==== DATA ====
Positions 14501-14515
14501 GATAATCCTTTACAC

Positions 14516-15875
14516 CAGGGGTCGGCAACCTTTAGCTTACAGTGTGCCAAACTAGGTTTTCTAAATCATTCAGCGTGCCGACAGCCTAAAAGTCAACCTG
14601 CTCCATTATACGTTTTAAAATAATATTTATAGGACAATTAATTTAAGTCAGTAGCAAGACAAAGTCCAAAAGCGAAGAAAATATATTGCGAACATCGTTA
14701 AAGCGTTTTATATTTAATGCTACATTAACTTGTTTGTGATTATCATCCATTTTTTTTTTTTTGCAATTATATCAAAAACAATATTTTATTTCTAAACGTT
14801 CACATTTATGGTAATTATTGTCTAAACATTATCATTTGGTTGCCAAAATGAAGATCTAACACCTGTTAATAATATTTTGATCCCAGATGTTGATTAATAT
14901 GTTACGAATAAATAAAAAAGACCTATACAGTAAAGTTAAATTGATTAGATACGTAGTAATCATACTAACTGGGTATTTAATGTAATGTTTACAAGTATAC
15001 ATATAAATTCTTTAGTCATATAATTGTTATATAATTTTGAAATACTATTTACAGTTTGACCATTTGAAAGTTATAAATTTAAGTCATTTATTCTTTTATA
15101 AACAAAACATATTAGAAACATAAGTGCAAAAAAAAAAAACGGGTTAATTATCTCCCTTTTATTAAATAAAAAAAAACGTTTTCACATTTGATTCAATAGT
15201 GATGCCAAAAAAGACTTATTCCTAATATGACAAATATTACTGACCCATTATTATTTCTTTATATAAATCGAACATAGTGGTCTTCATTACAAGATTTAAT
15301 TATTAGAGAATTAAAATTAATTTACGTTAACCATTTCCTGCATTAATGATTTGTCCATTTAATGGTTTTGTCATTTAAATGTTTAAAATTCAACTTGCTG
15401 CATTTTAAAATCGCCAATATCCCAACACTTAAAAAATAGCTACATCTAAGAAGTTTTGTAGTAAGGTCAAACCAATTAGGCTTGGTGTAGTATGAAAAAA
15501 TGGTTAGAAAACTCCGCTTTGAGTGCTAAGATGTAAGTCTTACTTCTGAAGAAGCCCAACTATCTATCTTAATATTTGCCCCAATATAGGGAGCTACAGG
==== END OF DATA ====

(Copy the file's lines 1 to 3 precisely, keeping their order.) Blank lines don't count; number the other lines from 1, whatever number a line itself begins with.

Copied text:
Positions 14501-14515
14501 GATAATCCTTTACAC

Positions 14516-15875